An ode to office: Editorial on office not being dead yet
In the spring of 1822, an employee in one of the world’s earliest offices — that of the East India Company in London — wrote in a letter to a friend, “You don’t know how wearisome it is to breathe the air of four pent walls, without relief, day after day, all the golden hours of the day between ten and four.” Charles Lamb, the weary employee, wished for “a few years between the grave and the desk”. No matter, he concluded, “they are the same.” Lamb would have been perfectly happy in the new normal where employers and employees prefer to work from home. Historically, offices were created because back when industrialisation was gathering steam, having all employees under the same roof led to efficient communication and productivity. It was the internet — not Covid — that struck at the root of the idea of the office. Since then, rising rents, the digital revolution and increasing public demand for flexible working hours meant that the office began to be seen as an anachronistic institution. More than half of the American workforce had already begun working remotely before the pandemic struck. Reports also show that across the world, WFH had been creeping up the popularity chart steadily for a decade.
Should then the obituary be read out for the office? Not quite. Relief at the freedom from the daily commute and pleasure at turning one’s back on what Philip Larkin called “the toad work” are increasingly tinged with regret and nostalgia. As professionals prepare for another unremarkable workday from home wearing pajama bottoms, it may be prudent to interrogate the office’s contribution to modern life. Office spaces were designed — at least on paper — to be meritorious and democratic and, as such, wipe out divisions of class, caste and religion. Some of these goals were met: socialisation among diverse faiths and between the genders provoked contemplations on equality. Working women carved out a distinct — empowered — social identity. Perhaps one of the biggest reasons for missing office has been further disruptions to an already fragile work-life balance. Burnout among employees is increasingly being attributed to a tyrannical WFH regime with seemingly endless hours of labour. Interestingly, the ghost of the office continues to linger because the domestic space is undergoing design — aesthetic — transformations as they begin to function as hybrid spaces of work and leisure. It is no longer uncommon to find families with twin earners — usually the husband and the wife — occupying designated corners of their home office.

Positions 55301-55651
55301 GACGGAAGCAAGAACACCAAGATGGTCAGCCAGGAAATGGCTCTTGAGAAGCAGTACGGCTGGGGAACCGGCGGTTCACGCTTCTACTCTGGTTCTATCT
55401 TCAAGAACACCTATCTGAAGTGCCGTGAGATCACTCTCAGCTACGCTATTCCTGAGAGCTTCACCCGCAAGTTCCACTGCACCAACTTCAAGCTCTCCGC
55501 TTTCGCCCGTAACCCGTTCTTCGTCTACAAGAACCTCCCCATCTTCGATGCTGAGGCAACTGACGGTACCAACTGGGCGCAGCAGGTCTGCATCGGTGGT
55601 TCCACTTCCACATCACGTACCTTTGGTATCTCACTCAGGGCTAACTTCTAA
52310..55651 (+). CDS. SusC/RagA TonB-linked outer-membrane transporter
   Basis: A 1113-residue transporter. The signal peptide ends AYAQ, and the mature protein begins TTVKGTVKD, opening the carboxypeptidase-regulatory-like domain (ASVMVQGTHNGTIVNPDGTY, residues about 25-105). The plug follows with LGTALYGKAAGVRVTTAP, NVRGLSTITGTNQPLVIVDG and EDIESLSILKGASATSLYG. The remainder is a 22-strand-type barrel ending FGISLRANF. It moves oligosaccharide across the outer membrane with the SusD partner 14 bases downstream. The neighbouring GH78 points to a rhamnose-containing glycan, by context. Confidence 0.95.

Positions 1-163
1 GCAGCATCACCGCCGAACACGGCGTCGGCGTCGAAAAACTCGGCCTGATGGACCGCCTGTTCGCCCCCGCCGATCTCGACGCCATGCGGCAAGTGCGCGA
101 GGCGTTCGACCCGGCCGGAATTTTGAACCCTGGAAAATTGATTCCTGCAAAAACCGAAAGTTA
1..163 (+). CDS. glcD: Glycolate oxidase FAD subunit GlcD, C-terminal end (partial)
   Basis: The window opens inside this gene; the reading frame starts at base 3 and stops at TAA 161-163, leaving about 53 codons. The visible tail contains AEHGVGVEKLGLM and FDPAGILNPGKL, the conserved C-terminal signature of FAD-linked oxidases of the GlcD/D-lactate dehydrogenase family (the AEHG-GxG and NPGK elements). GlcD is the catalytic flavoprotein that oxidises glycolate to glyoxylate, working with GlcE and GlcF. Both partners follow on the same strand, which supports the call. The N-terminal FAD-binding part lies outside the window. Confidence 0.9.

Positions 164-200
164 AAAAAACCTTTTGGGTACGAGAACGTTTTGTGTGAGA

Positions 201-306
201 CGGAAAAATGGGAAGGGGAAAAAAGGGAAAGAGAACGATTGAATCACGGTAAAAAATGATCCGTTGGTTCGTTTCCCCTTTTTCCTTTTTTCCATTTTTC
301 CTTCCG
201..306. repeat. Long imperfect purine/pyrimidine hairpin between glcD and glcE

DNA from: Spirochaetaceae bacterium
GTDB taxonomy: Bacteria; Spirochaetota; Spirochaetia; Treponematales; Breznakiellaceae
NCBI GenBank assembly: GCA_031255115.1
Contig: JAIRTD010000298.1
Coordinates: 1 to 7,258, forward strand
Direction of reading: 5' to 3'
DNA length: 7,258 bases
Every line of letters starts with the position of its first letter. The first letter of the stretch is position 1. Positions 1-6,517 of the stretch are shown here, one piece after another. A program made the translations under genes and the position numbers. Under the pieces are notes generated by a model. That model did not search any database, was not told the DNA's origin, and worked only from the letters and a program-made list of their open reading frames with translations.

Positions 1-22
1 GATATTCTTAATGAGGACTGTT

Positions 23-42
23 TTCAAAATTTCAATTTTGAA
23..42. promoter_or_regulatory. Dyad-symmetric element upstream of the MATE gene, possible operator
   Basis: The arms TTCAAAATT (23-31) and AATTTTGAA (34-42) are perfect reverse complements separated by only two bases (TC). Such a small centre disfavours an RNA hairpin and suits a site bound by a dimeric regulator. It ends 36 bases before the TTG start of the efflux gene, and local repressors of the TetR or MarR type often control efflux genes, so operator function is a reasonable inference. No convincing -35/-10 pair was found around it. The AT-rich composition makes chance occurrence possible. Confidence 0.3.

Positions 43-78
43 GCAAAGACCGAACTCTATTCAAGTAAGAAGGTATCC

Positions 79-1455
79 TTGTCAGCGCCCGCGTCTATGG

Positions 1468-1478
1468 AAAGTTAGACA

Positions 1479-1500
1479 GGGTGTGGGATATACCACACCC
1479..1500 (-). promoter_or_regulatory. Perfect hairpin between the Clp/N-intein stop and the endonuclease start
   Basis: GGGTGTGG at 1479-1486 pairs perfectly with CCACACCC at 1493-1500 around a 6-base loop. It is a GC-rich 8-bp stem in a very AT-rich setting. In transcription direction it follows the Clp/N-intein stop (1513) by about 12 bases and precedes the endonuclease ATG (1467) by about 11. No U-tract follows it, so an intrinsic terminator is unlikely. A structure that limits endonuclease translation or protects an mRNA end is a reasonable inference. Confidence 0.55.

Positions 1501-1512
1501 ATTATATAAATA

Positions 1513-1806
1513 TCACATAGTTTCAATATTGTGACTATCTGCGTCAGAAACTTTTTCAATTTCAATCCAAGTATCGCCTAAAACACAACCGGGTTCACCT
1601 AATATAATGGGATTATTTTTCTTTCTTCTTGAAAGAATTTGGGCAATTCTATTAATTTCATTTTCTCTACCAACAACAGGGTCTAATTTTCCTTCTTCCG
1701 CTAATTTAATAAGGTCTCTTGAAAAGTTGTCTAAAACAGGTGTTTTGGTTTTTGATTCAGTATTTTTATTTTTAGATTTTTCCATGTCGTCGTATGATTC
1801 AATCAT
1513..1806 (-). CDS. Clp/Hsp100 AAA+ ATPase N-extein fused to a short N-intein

Loss and longing are deeply ingrained in the cultural reminiscing of the office. In spite of embedded fault lines, the office as a realm of productivity was blessed with the human touch. WFH, in spite of its necessity, cannot provide those little pleasures — feverish gossip about colleagues and bosses, the heady taste of collaboration and teamwork, the occasional whiff of stimulating company — that make work pleasurable in diverse ways.